- After “Deep in the Forest”, another Polish series according to Harlan Coben makes its debut on the Netflix platform
- They are two completely different series, although based on the work of the same scriptwriter and with the participation of almost the same main team.
- Unlike the Polish title, in the case of “Keep calm” we are dealing with a hard drive without handlebars
- This series is not only an intriguing crime story, but also a social commentary – about child-parent relationships, mutual trust, overprotection
- While “In the depths of the forest” has a perfectly drawn ending and captures Polish realities well, “Keep calm” is dynamic and tense, but also flimsy fight scenes and follows the American side too forcefully.
- You can find more such articles on the Onet homepage
The six-part series “In the Deep of the Forest,” which debuted on Netflix in June 2020, is a story written for two time planes. One takes place today, the other in the mid-1990s. Paweł Kopiński, the Warsaw prosecutor, still cannot cope with the demons of the past – four participants disappeared at the summer camp where he worked as guardian. Two of them were found dead in the forest, the other two – including the main character’s sister – disappeared like a stone in water. The police’s unexpected discovery after 25 years sheds new light on the case. Turns out Gosia Kopińska may still be alive. However, to know the truth, one must first establish what exactly happened in this camp.
The production directed by Leszek Dawid (“You Are God”) and Bartosz Konopka (“Fear of Heights”, “Rabbit a la Berlin”) has a slow pace. Yes, this story is captivating, and the sequence of the last episode, in which we finally discover what happened next in the forest, is watched from the edge of the armchair; The main advantage of the series, however, is not to maintain constant suspense, but the unique and dark atmosphere. The forest shown in flashbacks, even though innocent teenagers are playing there, can arouse terror – it’s almost a hypnotic place, perfect for hiding secrets. Contemporary Warsaw appears as a cold, even soulless metropolis, where everyone seems to have something on their conscience.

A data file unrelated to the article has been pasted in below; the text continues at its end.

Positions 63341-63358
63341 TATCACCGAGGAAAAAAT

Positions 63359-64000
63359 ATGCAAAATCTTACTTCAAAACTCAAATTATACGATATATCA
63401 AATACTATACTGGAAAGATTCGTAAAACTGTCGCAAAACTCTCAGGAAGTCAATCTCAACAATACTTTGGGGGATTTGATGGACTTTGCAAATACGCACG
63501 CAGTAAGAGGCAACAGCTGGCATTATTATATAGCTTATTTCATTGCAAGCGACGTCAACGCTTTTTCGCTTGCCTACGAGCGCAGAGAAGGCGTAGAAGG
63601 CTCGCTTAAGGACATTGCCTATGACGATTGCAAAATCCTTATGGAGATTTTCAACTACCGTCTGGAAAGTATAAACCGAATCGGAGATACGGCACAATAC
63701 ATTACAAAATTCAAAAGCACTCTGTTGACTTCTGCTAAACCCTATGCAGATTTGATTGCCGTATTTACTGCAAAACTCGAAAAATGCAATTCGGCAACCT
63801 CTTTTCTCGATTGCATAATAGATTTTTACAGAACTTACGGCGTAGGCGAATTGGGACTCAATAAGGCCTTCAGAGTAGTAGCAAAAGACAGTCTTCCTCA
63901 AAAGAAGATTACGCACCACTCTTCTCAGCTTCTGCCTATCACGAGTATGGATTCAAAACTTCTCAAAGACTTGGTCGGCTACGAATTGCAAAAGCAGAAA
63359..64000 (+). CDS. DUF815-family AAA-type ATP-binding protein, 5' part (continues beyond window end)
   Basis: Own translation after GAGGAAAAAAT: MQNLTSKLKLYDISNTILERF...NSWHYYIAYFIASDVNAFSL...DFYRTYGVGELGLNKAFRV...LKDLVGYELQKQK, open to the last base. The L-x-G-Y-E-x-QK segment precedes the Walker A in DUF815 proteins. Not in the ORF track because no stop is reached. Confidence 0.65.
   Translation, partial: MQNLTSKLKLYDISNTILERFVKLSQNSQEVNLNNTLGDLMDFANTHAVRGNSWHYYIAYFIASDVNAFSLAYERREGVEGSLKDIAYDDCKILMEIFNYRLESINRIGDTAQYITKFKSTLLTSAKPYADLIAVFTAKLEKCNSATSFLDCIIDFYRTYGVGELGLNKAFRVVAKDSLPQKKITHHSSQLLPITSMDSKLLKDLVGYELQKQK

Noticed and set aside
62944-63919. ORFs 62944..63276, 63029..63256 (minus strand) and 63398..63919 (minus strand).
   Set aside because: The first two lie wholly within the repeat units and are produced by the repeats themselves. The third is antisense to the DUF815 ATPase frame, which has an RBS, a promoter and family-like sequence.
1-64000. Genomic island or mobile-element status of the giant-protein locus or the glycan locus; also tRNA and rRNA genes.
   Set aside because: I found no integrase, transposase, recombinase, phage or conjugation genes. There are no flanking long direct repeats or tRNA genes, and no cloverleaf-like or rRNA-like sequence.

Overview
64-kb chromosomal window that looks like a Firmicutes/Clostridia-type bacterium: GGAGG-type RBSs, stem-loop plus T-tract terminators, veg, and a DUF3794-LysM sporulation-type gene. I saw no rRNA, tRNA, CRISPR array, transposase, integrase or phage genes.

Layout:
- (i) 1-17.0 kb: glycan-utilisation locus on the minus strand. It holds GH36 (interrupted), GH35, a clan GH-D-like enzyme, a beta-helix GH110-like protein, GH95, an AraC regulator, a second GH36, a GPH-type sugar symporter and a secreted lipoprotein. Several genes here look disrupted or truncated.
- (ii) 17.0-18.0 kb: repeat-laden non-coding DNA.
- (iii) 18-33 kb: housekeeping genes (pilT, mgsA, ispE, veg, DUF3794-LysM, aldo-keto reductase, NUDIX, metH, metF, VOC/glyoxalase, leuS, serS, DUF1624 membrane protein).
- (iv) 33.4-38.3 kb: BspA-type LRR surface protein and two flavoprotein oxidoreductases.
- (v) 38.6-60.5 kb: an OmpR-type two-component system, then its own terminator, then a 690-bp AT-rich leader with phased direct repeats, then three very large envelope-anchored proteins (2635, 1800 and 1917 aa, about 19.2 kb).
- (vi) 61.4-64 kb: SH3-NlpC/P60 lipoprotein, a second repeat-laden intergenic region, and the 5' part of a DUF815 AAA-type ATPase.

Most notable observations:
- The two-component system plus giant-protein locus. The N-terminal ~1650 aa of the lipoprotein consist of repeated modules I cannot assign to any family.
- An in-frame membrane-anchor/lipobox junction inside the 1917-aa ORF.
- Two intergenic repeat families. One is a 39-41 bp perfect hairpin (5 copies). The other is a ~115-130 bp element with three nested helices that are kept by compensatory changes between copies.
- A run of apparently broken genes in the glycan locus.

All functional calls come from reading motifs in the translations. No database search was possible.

I have to admit that the two timelines (and maybe two different worlds) interpenetrate perfectly. The creators managed to smoothly transition from set to set, but it’s still a calm and balanced narrative. In “Deep in the Forest”, the atmosphere and the characters are in the foreground, which the viewer may know well – soft twists and brutality. Instead of dynamic, we become mute. The heroes are shown in close-ups, the plot often stops and gives way to contemplation. The scenes recorded in slow motion, stylized as a dream or dream, are not meaningless here. However, this may be too boring for some viewers. If anyone is expecting a thriller, this is probably not the direction.
“Keep Calm” is a completely different story. Unlike the Polish title, we are dealing with a hard and unrestrained race. The action speeds up towards the end of the first episode and only slows down at the epilogue. The multitude of characters and plots that seemingly have nothing to do with each other make it necessary to be careful in front of the television – just a moment to miss something that can lead us to the explanation of the mystery. Although this story takes place in just a few days, there is a lot going on here. We feel the tension intensified by the fast editing and the rather unusual electronic music of Smolik. Even in this respect you can immediately see (or rather hear) how much this series differs from “Deep in the Forest” – there Łukasz Targosz offered a setting based on the sounds of the piano, soft, almost meditative .
Anna and Michał are the parents of Adam’s high school student. After the death of their friend, their son starts behaving very strangely and his mother decides to install spyware on his phone. It then appears that Adam is blaming himself for the recent tragedy. Then he disappears. The police don’t treat this as a priority – after all, the boy is 18 and he was probably fed up with the old ones. Moreover, they do not have much time to deal with such trifles – everything indicates that a murderer is on the prowl. However, Anna senses that something is wrong with her son. He tries to learn anything from his friends or girlfriends, but they remain stubbornly silent. It is clear that these young people are hiding something. While in “Deep in the Forest” there was a conspiracy of silence among the adults, here they are actually pulling the strings of the children.